Weekly Wrap: Bank profits and the housing market

Reviewing the week's headlines on Wall Street and beyond.

The news of Wall Street and beyond from Leigh Gallagher of Fortune magazine and Catherine Rampell of the New York Times.

On Wells Fargo and JPMorgan reporting strong profits:

Leigh Gallagher: Yeah it's interesting. Keep in mind: These are sort of the two model students where the banks are concerned. They are the two that emerged probably the most unscathed from the financial crisis. But a number of things were interesting. It was on the good mortgage lending, and also trading and investment banking were also up, and those were two specific divisions that have faced real headwinds this year. So it was good results for both of those two, and we'll see if it bodes well for the next week when the rest of the banks and other companies report.

On whether we've hit the housing bottom:

Catherine Rampell: Nobody knows, to be honest. And it also depends on what you mean by bottom -- are we at the true valuation of housing? That's also a very subjective thing. And in any case, probably you would expect the market to overshoot wherever that natural bottom might be.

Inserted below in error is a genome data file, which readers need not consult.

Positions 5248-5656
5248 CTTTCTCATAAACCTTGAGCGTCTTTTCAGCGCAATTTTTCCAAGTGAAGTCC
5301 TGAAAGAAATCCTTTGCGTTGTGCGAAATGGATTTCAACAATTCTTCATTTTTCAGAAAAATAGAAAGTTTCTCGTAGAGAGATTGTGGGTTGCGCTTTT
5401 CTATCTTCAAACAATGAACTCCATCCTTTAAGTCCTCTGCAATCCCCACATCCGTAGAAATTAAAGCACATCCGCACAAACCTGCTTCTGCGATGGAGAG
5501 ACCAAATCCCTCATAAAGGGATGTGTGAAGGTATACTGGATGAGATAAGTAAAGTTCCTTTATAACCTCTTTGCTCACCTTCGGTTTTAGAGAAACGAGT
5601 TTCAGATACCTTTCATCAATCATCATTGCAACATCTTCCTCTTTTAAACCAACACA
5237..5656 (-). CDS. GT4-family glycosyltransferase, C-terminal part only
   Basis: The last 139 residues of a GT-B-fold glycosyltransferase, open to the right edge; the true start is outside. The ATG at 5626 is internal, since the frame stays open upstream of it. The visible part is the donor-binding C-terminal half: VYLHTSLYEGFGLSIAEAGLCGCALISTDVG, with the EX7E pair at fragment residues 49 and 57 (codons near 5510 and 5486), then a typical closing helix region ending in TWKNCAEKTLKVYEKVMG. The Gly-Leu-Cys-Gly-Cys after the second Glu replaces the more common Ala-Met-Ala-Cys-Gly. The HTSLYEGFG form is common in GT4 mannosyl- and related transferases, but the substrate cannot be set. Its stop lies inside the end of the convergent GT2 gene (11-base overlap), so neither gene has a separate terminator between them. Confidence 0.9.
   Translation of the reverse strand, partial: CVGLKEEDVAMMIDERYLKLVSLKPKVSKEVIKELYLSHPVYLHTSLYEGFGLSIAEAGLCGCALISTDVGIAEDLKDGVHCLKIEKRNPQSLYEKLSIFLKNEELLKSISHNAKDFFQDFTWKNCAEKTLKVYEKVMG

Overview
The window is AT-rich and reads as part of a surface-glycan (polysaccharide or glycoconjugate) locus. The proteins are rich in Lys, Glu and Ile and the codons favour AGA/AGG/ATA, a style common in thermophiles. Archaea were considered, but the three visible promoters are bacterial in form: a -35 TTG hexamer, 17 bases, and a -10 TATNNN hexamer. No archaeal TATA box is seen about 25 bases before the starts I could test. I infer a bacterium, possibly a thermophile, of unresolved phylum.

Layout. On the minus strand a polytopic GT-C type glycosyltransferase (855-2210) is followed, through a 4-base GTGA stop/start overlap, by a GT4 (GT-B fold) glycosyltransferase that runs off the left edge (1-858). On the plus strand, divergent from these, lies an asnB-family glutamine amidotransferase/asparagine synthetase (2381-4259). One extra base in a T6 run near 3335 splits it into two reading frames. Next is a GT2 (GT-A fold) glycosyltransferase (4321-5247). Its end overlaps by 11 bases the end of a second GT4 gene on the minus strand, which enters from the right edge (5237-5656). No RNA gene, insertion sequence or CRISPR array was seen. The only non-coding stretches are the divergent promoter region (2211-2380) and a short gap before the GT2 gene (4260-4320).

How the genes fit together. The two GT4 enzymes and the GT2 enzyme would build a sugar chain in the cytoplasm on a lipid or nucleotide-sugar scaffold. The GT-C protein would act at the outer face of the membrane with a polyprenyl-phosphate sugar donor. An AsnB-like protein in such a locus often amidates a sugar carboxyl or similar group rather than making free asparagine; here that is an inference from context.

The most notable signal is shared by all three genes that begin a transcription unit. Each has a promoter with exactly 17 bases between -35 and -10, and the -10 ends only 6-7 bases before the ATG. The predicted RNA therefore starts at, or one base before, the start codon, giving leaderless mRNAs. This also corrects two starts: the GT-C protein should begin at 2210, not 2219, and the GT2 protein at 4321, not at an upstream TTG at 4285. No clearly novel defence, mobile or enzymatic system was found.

About the author

Kai Ryssdal is the host and senior editor of Marketplace, public radio’s program on business and the economy.
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Investors in bank stocks need to keep in mind that these Wall Street banks committed massive fraud on the people of the US and Europe. While a friendly government now protects their fraudulent profits of this past decade, the angry masses are working hard to hold them accountable for their crimes. I wouldn't bet against the masses! These banks have $600-700 billion in subprime loan liability that failed to make the $25 billion bank settlement (that's conservative by far!), and these are still fraudulent gains people want to recover. It is true that the Federal Reserve has worked wonders for these banks in keeping interest rates at zero, letting the banks make money on the Asian and Latin American new middle-class and using this free money to clear some of the massive subprime debt from the bank's ledgers (remember, the shift in accounting standards has allowed the banks to hide most of this debt from us....sound unethical and immoral?? Well, it is.). This while using American and European retirement accounts as high-risk investments boosting the market gains while busting the pensions with bad investments. Keeping Americans and Europeans poor and unemployed .......is that the same strategy as 'keeping your wife barefoot and pregnant"?

A betting person, and that would be the investor, will need to be dazed and confused to enter those murky waters. These schemes only work before the world knows they are happening.

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